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Specialist and generalist oviposition strategies in butterflies: maternal care or precocious young?
Stockholm University, Faculty of Science, Department of Zoology, Animal Ecology.ORCID iD: 0000-0002-3187-3555
Stockholm University, Faculty of Science, Department of Zoology, Animal Ecology.ORCID iD: 0000-0003-4195-8920
Stockholm University, Faculty of Science, Department of Zoology, Functional Morphology.ORCID iD: 0000-0002-9190-6873
Stockholm University, Faculty of Science, Department of Zoology, Animal Ecology.ORCID iD: 0000-0002-6379-7905
2016 (English)In: Oecologia, ISSN 0029-8549, E-ISSN 1432-1939, Vol. 180, no 2, 335-343 p.Article in journal (Refereed) Published
Abstract [en]

Herbivorous insects specialized on a narrow set of plants are believed to be better adapted to their specific hosts. This hypothesis is supported by observations of herbivorous insect species with a broader diet breadth which seemingly pay a cost through decreased oviposition accuracy. Despite many studies investigating female oviposition behavior, there is a lack of knowledge on how larvae cope behaviorally with their mothers' egg-laying strategies. We have examined a unique system of five nymphalid butterfly species with different host plant ranges that all feed on the same host plant. The study of this system allowed us to compare at the species level how oviposition preference is related to neonate larval responses in several disadvantageous situations. We found a general co-adaptation between female and larval abilities, where species with more discriminating females had larvae that were less able to deal with a suboptimal initial feeding site. Conversely, relatively indiscriminate females had more precocious larvae with better abilities to cope with suboptimal sites. Despite similarities between the tested species with similar host ranges, there were also striking differences. Generalist and specialist species can be found side by side in many clades, with each clade having a specific evolutionary history. Such clade-specific, phylogenetically determined preconditions apparently have affected how precisely a broad or narrow diet breadth can be realized.

Place, publisher, year, edition, pages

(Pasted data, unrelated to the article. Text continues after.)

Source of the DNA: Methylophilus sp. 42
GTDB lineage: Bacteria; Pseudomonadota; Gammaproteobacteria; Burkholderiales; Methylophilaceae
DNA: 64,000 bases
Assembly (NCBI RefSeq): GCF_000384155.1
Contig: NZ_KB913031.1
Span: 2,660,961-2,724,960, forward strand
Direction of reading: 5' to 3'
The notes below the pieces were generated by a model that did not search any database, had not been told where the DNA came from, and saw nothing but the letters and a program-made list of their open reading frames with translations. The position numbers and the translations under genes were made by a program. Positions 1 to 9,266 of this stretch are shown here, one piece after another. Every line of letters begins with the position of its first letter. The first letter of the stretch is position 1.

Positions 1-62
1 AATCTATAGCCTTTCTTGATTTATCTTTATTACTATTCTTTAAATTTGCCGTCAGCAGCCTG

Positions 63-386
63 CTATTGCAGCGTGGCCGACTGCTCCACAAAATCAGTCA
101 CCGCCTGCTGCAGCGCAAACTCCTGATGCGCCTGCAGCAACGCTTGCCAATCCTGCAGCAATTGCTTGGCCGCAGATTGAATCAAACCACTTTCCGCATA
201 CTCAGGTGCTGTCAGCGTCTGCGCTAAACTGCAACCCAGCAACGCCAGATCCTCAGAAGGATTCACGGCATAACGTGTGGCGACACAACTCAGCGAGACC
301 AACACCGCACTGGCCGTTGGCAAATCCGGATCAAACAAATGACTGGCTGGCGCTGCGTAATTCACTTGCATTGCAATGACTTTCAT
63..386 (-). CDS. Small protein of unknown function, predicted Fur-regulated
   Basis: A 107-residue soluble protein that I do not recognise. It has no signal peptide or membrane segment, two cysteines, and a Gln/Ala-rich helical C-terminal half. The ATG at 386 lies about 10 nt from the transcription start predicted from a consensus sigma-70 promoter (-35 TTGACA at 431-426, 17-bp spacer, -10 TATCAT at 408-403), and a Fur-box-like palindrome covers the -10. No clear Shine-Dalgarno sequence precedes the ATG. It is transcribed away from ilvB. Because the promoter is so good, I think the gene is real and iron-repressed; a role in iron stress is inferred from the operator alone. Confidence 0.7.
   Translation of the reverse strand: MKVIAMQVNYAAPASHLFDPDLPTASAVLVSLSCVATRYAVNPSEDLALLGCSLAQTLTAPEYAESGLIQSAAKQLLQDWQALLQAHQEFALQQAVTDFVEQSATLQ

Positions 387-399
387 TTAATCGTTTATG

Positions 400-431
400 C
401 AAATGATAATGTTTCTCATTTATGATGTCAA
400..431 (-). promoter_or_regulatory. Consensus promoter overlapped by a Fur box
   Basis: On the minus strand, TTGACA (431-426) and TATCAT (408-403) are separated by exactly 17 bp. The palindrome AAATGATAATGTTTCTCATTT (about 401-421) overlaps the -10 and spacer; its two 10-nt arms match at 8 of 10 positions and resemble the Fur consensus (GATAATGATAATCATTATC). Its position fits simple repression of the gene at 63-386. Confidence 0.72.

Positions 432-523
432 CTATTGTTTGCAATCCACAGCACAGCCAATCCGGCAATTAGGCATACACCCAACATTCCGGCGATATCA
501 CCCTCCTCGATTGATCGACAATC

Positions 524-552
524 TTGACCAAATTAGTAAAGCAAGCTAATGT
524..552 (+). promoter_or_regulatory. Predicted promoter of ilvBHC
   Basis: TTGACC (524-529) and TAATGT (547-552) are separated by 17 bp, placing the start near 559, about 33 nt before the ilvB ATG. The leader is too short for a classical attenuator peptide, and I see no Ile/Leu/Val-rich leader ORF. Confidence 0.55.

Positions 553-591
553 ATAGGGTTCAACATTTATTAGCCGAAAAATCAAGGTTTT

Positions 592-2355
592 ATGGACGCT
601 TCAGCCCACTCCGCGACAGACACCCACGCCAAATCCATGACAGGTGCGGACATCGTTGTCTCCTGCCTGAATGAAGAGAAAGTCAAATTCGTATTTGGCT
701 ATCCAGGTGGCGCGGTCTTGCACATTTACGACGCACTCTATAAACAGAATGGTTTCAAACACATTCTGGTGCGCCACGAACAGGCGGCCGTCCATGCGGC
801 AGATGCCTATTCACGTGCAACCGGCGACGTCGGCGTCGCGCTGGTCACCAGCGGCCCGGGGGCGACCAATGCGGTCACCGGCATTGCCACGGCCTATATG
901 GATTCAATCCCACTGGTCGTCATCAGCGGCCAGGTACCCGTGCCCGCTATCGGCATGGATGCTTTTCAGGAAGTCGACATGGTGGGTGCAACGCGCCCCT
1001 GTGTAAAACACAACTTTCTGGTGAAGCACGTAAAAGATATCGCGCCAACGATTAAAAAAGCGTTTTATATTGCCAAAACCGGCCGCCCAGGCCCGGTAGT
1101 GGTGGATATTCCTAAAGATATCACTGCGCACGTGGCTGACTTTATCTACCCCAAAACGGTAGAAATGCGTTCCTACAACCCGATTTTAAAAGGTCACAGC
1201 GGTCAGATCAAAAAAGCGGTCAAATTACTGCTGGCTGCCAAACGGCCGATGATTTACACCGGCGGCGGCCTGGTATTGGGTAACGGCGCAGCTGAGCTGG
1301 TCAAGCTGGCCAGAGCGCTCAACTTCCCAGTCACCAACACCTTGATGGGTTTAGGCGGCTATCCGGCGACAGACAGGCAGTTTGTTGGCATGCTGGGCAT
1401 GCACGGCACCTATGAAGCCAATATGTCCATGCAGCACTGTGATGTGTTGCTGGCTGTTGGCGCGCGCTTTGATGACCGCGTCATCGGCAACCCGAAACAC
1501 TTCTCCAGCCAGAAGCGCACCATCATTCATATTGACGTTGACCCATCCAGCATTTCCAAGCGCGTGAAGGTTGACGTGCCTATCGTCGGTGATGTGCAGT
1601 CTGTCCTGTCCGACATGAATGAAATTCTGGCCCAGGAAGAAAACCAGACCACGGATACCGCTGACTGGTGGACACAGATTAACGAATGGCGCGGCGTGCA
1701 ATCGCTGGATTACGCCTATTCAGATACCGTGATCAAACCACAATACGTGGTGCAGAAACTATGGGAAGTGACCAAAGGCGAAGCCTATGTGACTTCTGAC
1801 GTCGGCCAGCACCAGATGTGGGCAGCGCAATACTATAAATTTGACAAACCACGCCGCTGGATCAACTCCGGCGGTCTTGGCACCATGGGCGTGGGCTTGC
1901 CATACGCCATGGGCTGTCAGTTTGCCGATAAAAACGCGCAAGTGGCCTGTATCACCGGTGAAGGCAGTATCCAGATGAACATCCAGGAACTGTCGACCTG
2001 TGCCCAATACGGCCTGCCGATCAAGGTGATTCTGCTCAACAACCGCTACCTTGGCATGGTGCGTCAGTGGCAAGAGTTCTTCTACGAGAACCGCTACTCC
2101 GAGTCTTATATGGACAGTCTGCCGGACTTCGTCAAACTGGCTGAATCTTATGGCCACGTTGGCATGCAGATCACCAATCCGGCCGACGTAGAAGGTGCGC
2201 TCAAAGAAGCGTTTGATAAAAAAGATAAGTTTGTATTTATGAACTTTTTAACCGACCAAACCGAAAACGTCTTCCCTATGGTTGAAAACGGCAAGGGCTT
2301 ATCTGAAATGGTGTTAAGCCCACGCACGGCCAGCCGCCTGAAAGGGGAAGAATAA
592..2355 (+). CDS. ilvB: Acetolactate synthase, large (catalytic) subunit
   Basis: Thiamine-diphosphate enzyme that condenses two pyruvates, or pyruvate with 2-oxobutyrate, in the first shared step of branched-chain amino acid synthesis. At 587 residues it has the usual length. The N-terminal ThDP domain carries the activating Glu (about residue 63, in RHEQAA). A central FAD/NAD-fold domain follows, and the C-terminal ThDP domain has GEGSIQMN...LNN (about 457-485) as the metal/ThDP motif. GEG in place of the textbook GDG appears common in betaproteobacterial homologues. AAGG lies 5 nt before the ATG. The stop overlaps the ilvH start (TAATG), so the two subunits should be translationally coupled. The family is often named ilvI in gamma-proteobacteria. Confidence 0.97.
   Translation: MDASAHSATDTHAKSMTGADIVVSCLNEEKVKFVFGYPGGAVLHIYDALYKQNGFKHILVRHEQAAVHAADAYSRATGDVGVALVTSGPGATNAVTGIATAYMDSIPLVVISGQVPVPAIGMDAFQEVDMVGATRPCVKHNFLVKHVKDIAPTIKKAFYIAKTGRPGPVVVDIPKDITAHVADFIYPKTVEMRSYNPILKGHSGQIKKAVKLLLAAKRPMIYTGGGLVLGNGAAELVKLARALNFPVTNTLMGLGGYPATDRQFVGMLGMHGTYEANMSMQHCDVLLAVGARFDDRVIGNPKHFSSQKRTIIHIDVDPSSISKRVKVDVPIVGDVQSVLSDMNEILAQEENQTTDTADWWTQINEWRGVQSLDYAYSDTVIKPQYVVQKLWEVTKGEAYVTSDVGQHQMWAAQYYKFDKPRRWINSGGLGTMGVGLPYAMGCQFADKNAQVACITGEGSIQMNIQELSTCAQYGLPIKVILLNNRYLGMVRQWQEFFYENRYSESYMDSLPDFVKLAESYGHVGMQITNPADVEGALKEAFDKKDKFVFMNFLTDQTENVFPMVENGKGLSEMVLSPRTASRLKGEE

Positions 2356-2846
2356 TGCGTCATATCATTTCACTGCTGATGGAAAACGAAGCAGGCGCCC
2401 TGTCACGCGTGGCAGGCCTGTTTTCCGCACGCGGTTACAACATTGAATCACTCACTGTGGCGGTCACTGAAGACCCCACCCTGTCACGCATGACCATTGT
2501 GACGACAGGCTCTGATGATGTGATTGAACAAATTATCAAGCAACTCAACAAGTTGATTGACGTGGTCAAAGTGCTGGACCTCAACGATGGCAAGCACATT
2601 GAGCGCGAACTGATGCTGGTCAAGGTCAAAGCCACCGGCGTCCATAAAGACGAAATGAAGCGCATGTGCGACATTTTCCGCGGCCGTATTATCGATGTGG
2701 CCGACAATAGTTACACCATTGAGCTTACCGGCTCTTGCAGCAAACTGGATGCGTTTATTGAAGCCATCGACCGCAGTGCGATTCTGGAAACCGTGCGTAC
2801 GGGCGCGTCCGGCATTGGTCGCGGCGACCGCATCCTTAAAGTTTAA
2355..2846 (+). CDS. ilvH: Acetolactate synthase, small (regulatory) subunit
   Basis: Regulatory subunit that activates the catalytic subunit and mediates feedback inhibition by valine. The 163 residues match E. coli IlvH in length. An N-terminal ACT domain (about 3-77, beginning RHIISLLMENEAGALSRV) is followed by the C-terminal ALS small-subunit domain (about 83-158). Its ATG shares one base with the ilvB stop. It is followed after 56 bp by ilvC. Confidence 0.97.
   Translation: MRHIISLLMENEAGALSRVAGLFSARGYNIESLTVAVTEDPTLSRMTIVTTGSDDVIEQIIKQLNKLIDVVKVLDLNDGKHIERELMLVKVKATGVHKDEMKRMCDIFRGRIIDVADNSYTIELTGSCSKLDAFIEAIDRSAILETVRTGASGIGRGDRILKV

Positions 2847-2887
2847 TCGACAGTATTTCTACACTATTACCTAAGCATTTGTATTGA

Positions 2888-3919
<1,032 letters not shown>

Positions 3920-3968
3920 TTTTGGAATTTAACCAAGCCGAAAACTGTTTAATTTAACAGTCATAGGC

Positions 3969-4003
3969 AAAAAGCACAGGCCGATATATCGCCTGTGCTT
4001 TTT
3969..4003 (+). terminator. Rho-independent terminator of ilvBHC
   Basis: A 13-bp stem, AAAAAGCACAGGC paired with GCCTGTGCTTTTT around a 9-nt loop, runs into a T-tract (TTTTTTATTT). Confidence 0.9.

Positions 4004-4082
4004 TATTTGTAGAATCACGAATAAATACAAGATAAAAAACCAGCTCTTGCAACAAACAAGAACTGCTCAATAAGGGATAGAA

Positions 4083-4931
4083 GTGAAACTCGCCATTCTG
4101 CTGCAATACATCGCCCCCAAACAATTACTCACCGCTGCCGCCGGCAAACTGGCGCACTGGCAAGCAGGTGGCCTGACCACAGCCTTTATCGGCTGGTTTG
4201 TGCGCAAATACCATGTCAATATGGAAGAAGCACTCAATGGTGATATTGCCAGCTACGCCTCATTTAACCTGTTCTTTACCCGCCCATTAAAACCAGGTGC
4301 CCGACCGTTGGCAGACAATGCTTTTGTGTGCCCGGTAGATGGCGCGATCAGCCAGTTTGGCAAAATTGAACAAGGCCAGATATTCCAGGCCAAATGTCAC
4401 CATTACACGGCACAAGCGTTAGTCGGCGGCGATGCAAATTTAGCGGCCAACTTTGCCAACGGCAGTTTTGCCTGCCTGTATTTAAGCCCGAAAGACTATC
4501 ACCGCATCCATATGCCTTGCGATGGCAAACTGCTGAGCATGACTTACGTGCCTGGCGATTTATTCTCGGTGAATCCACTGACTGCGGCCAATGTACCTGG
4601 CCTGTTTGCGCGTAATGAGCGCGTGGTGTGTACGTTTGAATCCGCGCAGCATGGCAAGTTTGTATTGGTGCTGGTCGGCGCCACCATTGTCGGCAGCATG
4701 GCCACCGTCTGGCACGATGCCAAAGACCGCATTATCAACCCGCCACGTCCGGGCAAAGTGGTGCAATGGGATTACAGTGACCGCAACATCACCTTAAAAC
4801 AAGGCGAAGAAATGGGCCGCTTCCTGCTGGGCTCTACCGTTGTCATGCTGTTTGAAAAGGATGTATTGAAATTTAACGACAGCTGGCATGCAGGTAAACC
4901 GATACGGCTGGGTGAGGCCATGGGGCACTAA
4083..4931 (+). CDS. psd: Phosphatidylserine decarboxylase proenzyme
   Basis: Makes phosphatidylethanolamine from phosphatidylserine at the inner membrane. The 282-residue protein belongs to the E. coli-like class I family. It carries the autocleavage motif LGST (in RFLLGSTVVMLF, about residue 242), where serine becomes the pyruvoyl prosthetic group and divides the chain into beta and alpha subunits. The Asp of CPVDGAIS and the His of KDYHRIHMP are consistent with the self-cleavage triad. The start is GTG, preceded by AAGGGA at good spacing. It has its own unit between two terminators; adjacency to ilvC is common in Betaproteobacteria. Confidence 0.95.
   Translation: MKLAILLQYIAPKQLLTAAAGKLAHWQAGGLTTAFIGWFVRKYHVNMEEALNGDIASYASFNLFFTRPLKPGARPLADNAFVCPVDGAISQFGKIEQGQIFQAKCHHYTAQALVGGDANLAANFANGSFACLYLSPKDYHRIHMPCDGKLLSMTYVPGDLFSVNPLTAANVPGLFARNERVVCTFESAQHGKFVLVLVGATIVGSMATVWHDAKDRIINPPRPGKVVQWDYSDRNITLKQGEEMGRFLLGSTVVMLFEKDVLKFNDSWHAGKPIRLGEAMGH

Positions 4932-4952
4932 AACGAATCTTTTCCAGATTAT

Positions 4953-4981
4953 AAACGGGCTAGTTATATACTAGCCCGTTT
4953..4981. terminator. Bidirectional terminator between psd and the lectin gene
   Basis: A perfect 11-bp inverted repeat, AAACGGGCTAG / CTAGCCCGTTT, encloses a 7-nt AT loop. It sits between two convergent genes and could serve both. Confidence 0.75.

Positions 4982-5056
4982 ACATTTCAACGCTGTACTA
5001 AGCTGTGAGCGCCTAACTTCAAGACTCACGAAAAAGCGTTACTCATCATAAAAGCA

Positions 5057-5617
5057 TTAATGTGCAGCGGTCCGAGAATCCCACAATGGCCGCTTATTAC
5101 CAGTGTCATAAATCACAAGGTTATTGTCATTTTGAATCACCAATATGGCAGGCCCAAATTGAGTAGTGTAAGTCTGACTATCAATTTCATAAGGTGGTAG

2016. Vol. 180, no 2, 335-343 p.
Keyword [en]
Host plant specialization, insect-plant interaction, preference-performance, co-adaptation, Nymphalidae
National Category
Biological Sciences
Research subject
Animal Ecology
Identifiers
URN: urn:nbn:se:su:diva-118877DOI: 10.1007/s00442-015-3376-5ISI: 000368829300004OAI: oai:DiVA.org:su-118877DiVA: diva2:842017
Available from: 2015-07-16 Created: 2015-07-16 Last updated: 2017-12-04Bibliographically approved
In thesis
1. Evolutionary and mechanistic aspects of insect host plant preference
Open this publication in new window or tab >>Evolutionary and mechanistic aspects of insect host plant preference
2016 (English)Doctoral thesis, comprehensive summary (Other academic)
Abstract [en]

Plant feeding insects comprise about 25% of all animal species on earth and play an important role in all ecosystems. Although we understand that their association with plants is a key-factor driving the diversification in this group, we still have large gaps in our knowledge of the underlying processes of this relationship. Female choice of host plant is an important event in the insect life-cycle, as it is a major determinant of the larval food plant. In this Thesis I studied different aspects of insect host plant choice and used butterflies from the family Nymphalidae as my study system. I found that butterflies have a well developed olfactory system and that they use odors when searching for food or host plants. However, the information obtained from the odor of host plants does not seem to be sufficient for the studied species to make a distinction between plants of different qualities. Interestingly, even when in full contact with the leaf they do not make optimal decisions. I show for example that a sub-optimal female choice may be mitigated by larval ability to cope with unfavorable situations. Moreover, species that utilize a broader set of host plants may not be very well adapted to all the hosts they use, but at the same time they may survive in areas where there is only a subset of the plants available. Lastly, differences in the evolution of life-history traits between species can account for differences in how each species realizes its lifestyle. Thus, by incorporating findings on mechanisms of host plant choice with the ecological and evolutionary context of a species, our ability to explain the dynamics of host plant choice and insect-plant interactions can be improved.

Place, publisher, year, edition, pages
Stockholm: Department of Zoology, Stockholm University, 2016. 25 p.
Keyword
host plant choice, host range, diet breadth, butterfly, oviposition, specialist, generalist, insect-plant interaction, search behavior, olfaction, decision making, evolution, parasite-host interaction
National Category
Evolutionary Biology Ecology Behavioral Sciences Biology
Research subject
Animal Ecology
Identifiers
urn:nbn:se:su:diva-128488 (URN)978-91-7649-381-6 (ISBN)
Public defence
2016-05-20, Vivi Täckholmsalen (Q-salen), NPQ-huset, Svante Arrhenius väg 20, Stockholm, 10:00 (English)
Opponent
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Note

At the time of the doctoral defense, the following paper was unpublished and had a status as follows: Paper 4: Manuscript.

Available from: 2016-04-27 Created: 2016-03-30 Last updated: 2017-02-24Bibliographically approved

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